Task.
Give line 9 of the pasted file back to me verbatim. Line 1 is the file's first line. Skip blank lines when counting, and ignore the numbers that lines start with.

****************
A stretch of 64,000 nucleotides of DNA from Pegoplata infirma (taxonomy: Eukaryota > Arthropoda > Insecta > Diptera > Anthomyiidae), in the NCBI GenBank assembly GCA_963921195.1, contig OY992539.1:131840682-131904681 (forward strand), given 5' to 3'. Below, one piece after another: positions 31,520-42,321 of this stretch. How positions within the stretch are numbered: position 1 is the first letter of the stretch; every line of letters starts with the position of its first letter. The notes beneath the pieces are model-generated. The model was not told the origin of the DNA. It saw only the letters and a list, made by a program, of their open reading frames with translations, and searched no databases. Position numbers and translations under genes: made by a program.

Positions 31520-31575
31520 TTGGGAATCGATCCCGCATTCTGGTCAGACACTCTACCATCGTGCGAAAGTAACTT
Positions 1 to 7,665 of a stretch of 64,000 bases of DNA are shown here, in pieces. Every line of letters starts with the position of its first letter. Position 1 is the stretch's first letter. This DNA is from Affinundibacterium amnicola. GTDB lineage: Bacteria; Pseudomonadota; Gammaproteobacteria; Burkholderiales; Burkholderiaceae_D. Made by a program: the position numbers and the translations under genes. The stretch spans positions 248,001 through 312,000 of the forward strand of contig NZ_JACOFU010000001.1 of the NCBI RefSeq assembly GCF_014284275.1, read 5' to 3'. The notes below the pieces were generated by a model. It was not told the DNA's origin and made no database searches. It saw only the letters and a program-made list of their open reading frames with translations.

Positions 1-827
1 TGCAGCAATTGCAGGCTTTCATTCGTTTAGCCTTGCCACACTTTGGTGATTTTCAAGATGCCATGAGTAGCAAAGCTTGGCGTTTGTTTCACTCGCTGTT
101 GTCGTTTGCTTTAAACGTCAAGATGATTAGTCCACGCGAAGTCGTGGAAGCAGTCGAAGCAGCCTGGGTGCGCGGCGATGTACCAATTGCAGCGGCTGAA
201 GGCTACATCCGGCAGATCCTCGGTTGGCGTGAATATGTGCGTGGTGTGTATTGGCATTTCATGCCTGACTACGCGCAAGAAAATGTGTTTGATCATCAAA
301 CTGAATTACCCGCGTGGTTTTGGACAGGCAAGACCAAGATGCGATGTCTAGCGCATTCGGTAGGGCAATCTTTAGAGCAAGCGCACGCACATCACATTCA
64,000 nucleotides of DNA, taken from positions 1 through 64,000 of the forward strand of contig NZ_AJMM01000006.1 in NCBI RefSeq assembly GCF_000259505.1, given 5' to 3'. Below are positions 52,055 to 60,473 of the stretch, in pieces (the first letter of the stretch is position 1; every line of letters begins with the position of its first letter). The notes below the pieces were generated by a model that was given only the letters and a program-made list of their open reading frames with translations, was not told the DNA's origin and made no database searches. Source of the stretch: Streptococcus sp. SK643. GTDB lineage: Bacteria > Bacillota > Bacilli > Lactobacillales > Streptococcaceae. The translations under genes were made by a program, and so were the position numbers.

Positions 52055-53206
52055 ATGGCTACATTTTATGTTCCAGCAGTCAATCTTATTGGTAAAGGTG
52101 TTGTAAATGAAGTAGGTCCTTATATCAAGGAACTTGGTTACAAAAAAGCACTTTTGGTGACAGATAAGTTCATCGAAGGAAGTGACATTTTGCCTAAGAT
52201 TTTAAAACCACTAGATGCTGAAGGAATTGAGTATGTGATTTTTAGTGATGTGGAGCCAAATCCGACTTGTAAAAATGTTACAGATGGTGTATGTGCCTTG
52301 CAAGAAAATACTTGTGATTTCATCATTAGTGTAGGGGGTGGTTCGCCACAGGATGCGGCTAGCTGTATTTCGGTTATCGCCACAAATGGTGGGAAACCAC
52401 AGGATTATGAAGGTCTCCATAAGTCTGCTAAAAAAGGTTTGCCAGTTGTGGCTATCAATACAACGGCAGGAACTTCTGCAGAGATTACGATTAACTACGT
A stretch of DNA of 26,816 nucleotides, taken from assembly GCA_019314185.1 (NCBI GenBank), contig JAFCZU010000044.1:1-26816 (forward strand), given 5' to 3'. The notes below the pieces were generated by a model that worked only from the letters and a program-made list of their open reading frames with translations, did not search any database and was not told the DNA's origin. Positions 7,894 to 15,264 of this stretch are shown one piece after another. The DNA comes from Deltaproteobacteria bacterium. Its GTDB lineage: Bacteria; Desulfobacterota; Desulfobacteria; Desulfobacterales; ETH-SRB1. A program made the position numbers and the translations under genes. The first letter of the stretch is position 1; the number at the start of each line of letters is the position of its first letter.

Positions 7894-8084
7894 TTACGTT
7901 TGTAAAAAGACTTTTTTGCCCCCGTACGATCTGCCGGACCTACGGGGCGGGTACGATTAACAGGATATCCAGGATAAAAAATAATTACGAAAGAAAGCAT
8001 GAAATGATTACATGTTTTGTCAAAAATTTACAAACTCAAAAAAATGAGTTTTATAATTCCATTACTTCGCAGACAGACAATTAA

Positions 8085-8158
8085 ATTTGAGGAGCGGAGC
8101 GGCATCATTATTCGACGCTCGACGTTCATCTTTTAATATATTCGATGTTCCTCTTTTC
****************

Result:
301 CTGAATTACCCGCGTGGTTTTGGACAGGCAAGACCAAGATGCGATGTCTAGCGCATTCGGTAGGGCAATCTTTAGAGCAAGCGCACGCACATCACATTCA